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TO THE LIGHTHOUSE10Then indeed peace had come. Messages of peacebreathed from the sea to the shore. Never to breakits sleep any more, to lull it rather more deeply torest and whatever the dreamers dreamt holily, dreamtwisely, to confirm — what else was it murmuring —as Lily Briscoe laid her head on the pillow in theclean still room and heard the sea. Through the openwindow the voice of the beauty of the world camemurmuring, too softly to hear exactly what it said —but what mattered if the meaning were plain? — en-treating the sleepers (the house was full again; Mrs.Beckwith was staying there, also Mr. Carmichael),if they would not actually come down to the beachitself at least to lift the blind and look out. They wouldsee then night flowing down in purple; his headcrowned; his sceptre jewelled; and how in his eyes achild might look. And if they still faltered (Lily wastired out with travelling and slept almost at once;but Mr. Carmichael read a book by candlelight), ifthey still said no, that it was vapour this splendourof his, and the dew had more power than he, andthey preferred sleeping; gently than without com-plaint, or argument, the voice would sing its song.Gently the waves would break (Lily heard them inher sleep); tenderly the light fell (it seemed to comethrough her eyelids). And it all looked, Mr. Carmi-chael thought, shutting his book, falling asleep, muchas it used to look years ago.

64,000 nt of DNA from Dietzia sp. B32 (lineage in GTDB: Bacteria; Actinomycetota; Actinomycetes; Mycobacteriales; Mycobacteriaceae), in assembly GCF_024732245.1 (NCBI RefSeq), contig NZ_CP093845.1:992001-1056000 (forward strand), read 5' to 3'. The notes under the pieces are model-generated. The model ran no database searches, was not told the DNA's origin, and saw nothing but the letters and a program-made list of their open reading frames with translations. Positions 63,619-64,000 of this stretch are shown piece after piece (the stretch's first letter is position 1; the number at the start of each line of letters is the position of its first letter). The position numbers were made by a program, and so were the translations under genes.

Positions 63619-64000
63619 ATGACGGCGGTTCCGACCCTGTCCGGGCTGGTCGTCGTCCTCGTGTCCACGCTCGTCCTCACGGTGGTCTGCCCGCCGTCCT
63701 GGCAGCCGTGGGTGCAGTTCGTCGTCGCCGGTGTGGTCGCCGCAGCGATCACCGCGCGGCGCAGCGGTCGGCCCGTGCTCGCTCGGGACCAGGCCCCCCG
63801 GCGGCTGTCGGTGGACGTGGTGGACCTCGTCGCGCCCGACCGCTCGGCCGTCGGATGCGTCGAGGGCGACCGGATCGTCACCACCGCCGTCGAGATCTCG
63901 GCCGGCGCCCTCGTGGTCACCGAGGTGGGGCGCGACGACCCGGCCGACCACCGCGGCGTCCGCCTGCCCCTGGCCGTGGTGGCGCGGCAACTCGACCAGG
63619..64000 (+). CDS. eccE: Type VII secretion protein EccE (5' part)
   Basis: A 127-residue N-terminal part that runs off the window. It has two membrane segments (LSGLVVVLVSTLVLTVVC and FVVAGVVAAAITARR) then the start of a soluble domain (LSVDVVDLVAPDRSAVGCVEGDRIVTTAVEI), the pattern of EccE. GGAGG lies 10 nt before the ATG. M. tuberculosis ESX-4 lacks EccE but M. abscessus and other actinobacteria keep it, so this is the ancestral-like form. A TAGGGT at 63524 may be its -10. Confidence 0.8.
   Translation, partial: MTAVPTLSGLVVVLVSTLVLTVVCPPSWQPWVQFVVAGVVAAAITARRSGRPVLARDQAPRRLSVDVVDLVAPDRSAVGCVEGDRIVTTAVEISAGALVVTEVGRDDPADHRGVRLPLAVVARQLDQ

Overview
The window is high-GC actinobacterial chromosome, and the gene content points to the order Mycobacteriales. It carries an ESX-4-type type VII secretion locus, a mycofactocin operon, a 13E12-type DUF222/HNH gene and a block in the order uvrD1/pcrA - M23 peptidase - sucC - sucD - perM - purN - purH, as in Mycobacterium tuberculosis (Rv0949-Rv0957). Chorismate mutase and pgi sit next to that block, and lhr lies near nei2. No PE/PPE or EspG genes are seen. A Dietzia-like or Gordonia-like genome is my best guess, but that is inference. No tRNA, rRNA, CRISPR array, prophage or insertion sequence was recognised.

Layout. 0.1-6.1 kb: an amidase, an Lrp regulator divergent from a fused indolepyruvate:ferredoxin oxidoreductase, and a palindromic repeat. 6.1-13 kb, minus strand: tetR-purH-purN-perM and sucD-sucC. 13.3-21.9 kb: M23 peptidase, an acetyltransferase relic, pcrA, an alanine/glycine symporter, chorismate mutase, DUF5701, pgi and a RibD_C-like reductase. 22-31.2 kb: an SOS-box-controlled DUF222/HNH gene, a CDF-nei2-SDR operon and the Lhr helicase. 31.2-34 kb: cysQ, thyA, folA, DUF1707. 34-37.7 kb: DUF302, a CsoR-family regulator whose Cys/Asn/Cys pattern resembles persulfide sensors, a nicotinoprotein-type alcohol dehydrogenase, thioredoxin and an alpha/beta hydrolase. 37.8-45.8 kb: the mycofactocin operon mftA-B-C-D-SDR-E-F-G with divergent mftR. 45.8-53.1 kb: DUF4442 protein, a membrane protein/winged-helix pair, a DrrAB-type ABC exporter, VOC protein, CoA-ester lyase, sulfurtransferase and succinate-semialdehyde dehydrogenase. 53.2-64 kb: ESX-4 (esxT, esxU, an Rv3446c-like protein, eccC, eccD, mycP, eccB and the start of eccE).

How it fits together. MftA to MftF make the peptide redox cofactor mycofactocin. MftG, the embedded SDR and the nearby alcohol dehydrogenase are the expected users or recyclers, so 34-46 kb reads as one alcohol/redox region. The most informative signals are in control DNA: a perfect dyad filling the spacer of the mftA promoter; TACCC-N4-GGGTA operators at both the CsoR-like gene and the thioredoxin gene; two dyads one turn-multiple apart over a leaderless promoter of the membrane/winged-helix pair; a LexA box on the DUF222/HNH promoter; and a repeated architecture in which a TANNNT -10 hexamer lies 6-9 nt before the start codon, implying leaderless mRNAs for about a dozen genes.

Indeed the voice might resume, as the curtains ofdark wrapped themselves over the house, over Mrs.Beckwith, Mr. Carmichael, and Lily Briscoe so that166